Child-Porn Sentencing Questioned by Judges

9/5/2014 6:04:00 AM, Dave Tartre
     (CN) - Two 9th Circuit judges have questioned the long sentences that federal courts hand normally law-abiding people who might download child pornography because of ignorance or psychological problems. The comments came Thursday as concurring opinions in a ruling upholding the child pornography conviction of a first-time offender.
     While the unanimous ruling written by Circuit Judge Mary Murguia supports both the district court's handling of the evidence used at trial and the conviction, Circuit Judges Stephen Reinhardt and John Noonan took issue with a federal sentencing scheme that resulted in a 10-year sentence for Lawson Hardrick Jr.
     "I do not profess to know the solution to the problem of how to cure the illness that causes otherwise law-abiding people to engage in the viewing of child pornography. I know only that lengthy sentences such as the one in this case, ten years (and below the guidelines at that) for a first offense, cannot be the answer," wrote Circuit Judge Reinhardt.
     After Hardrick was convicted on two counts of knowingly receiving a visual depiction of a minor engaged in sexually explicit conduct, he appealed to the 9th Circuit. He argued that the district court mishandled evidentiary references to videos for which he was not charged but that federal agents found on his computers.
     California Southern District Judge Marilyn Huff had allowed the state to use the uncharged videos at trial, and the 9th Circuit found that she had properly narrowed their use.
     Huff restricted the references a testifying federal agent could make to the videos and refused to show the videos to the jury, making the state rely on the probative value of their file names and details about when and how they were downloaded to Hardrick's computers.
     The 9th Circuit found that the judge correctly decided to give the jury an instruction that limited the ways they could consider the videos in deliberations.
     The probative value of the videos "outweighed the danger of unfair prejudice to Hardrick was not an abuse of discretion," according to the 9th Circuit ruling.
     "The uncharged videos were probative of Hardrick's knowledge and relevant to his defenses either that he downloaded the videos accidentally while downloading legal pornography or other files on LimeWire, or that a hacker had downloaded the videos to his computer," the circuit wrote.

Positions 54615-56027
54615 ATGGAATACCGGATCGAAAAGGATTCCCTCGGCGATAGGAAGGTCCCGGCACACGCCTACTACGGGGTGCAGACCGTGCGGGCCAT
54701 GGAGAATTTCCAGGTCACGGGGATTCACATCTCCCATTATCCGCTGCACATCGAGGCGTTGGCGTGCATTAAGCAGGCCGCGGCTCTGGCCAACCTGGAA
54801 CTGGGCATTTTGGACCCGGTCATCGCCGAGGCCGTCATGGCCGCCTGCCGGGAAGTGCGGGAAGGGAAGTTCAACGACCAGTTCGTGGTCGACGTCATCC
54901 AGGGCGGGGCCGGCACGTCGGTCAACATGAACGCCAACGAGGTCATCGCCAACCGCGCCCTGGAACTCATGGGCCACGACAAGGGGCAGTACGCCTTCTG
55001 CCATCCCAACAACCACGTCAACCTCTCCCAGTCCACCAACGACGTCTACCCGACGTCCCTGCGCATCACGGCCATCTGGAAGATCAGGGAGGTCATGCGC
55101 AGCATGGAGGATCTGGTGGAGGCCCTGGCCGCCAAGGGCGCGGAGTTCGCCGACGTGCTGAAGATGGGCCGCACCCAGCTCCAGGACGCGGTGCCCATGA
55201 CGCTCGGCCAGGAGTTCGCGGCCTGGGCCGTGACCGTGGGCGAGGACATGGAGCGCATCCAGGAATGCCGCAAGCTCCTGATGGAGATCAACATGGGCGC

As to the conviction, the 9th Circuit found that circumstantial evidence was sufficient to support the jury's verdict despite an absence of direct evidence that Hardrick had downloaded or watched the child pornography files.
     The computers that held the files were under his exclusive control, while the number, timing and location of the downloaded files belied his claims that he had accidentally downloaded them or that a hacker placed them there, the ruling states.
     Judge Reinhardt used his concurring opinion to voice his concerns "about the practical impact of the child pornography laws upon otherwise law-abiding individuals."
     Reinhardt said it was his "view that 'psychological impairment' is in most, if not all, cases the cause of the criminal conduct."
     "Whether psychiatric treatment rather than incarceration would be the proper response by state authorities is a matter that I would hope would be given more serious consideration than it has until now. Surely sentences of five to twenty years for a first offense of viewing child pornography are not the solution."
     Reinhardt had no sympathy for those who produce or distribute child pornography for money. "Those individuals are ordinarily motivated by wholly selfish interests that they are perfectly capable of controlling.
     "In contrast, those who only view child pornography," he said, "including those who exchange video computer files, are in all likelihood the victims of a form of mental illness that prevents them from controlling what they would otherwise understand to be not only unhealthy impulses but impulses that result in great harm to the most innocent members of our society."
     Reinhardt said the problem of child pornography deserves more attention, but that handing down long sentences to defendants like Hardrick will not end child pornography.
     Such sentences serve only to "to create another class of people with ruined lives - victims of serious mental illness who society should instead attempt to treat in a constructive and humane manner."
     Circuit Judge John Noonan averred that the government might do more to publicize the severity of the crime of child pornography and the punishments.
     "Those convicted of the crimes of possessing, receiving, or distributing child pornography typically have no criminal record but 'include professors, teachers, coaches, fathers, lawyers, doctors, foster parents, adoption agency owners, and more.'" Noonan wrote, citing a Department of Justice document and echoing Reinhardt.
     "Obviously, lack of criminal history is not a defense." But he added: "It is equally obvious that this kind of defendant is normally law-abiding and, unless suffering from some psychological impairment ... could be expected to obey the law in this area if aware of its provisions and especially if aware of its sanctions.
     "Why should the government not advertise the law and its penalty? Better to stop a crime's commission than mop the consequences." Attachment